photoshop creative
Feb
14

Create fantasy compositions (part 1)

Posted in:
Tips & Tutorials, by Mark White
February 14, 2015

Produce stunning works of vibrant fantasy art by using a compilation of photos and a few handy Photoshop tricks

1. Start the background

Begin by opening a background photo of a forest. Size and position it and crop as you like. Duplicate the layer and choose Filter>Artistic>Palette Knife.

2. Run some filters

Duplicate this new filter layer and use Filter>Noise>Median. Merge down with Cmd/Ctrl+E and duplicate this layer. On the new duplicate, apply Filter>Blur>Gaussian Blur and then redice the layer’s Opacity by half. Merge down again.

3. Adjust the colours

Duplicate the filtered layer and hit Cmd/Ctrl+U for Hue/Saturation. Adjust the sliders to your taste. You can use a soft, round brush (B), set to the Colour mode, to control colours manually. Merge down again.

4. Background effects

Create a new layer by hitting Cmd/Ctrl+Shift+N. Use a soft brush in a light colour with low opacity to paint over the image, creating an ethereal glow. For a bokeh-like effect, make various sized dots with a hard round brush, set to a low opacity.

5. Introduce the foreground

Bring in the model image. Press Cmd/Ctrl+T for Free Transform, then hold Shift and drag a corner handle to resize proportionately. Duplicate this layer and then hide the original, just in case you need to start over again at a later stage.

6. Erase the background

Select the Magic Eraser tool (E) and click on the white area of the image to instantly erase it. Areas around the edges will need some cleaning up, so use the Background Eraser (E), sampling the hotspot in the centre of the brush.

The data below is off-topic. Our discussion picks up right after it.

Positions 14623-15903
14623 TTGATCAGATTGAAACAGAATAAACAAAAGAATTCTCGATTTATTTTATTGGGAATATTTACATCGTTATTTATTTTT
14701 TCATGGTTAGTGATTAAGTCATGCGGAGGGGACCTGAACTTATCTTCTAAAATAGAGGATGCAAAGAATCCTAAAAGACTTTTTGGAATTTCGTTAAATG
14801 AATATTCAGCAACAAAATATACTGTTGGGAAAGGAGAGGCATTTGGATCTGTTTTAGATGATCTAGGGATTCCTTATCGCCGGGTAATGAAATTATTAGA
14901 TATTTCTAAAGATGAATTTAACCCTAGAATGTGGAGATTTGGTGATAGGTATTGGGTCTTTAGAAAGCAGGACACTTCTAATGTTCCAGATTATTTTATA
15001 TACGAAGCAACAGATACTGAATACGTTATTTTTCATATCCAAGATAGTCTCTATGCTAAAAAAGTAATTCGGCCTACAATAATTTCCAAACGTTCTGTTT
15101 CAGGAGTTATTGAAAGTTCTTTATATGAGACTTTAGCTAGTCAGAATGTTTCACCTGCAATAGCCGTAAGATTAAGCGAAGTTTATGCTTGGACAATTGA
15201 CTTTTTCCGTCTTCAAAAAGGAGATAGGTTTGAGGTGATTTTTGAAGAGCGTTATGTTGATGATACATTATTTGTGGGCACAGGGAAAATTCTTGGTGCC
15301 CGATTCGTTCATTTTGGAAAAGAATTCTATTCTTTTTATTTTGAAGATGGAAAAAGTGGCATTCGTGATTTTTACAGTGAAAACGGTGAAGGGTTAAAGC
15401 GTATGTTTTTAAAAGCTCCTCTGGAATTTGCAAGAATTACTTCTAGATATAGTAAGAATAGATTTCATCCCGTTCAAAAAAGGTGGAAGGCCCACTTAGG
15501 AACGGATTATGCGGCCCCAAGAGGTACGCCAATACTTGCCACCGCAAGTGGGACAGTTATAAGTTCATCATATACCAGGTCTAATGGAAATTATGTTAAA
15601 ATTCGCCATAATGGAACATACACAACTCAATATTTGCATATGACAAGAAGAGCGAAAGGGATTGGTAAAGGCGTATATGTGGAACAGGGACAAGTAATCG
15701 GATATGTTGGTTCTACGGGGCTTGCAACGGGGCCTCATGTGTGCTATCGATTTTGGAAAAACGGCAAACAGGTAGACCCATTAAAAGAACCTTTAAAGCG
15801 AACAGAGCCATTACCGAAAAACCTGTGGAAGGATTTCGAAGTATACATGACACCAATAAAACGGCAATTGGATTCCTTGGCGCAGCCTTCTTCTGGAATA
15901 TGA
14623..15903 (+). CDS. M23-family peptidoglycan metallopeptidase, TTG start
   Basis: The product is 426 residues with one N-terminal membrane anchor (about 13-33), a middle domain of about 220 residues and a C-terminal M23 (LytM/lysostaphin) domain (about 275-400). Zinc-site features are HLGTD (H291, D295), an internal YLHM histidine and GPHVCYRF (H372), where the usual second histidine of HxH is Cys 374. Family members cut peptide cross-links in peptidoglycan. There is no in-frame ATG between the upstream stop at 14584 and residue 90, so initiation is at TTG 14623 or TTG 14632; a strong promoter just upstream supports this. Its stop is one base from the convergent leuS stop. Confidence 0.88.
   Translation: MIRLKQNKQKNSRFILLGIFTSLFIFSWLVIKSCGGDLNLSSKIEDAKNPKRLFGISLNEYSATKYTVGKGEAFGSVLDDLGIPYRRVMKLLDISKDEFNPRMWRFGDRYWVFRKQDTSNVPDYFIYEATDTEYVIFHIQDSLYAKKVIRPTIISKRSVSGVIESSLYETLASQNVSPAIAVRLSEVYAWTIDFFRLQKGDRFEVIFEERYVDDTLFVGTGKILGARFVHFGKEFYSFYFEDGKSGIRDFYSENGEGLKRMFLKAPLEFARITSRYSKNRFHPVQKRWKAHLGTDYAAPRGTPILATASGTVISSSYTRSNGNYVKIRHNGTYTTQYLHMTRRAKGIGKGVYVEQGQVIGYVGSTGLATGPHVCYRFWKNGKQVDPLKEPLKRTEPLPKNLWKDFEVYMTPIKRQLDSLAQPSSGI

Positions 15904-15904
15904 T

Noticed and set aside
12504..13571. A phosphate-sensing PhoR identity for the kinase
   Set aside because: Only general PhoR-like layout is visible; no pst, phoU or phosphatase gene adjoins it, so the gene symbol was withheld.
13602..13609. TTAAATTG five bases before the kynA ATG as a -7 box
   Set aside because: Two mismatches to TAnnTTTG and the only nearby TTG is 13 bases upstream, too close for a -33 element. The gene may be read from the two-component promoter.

7. Blend with the environment

Now go to Image>Adjustments>Hue/Saturation (Cmd/Ctrl+U) Adjust each of the sliders as needed to lessen or boost the Hue, Saturation and Lightness, in order to blend with and better match the environment of the background.

8. Alter the pose

We’re going to remove the hands of our subject with the Eraser (E) and then crop to the edges of the canvas. Now, we’re going to apply Filter>Liquify and hit W to grab the Forward Warp Tool. Use it to accentuate a change of posture.

9. Make it artistic

Now for a more painted look. Use Median (under Filter>Noise) lightly; enough to remove the crisp detail but so that the natural features are still retained. For an added effect, follow it up with Paint Daubs (Filter>Artistic) on a low setting.

10. Customise the clothing

On a new layer, make a selection along the desired neckline of the sweater. After colour picking from the face using the Eyedropper (I), use a soft brush to fill in areas of skin, avoiding the hair. Deselect with Cmd/Ctrl+D when you’re all done.

11. Clone Stamp the neckline

Make a new layer. Sampling from the hand’s sweater cuff – as we are with this particular model – use the Clone Stamp (S) to make the neckline hem with -35 degree rotation. Erase to remove excess and create ridges for fabric. Use Burn (O) along the hem’s bottom edge for shadow.

Come back tomorrow for part 2!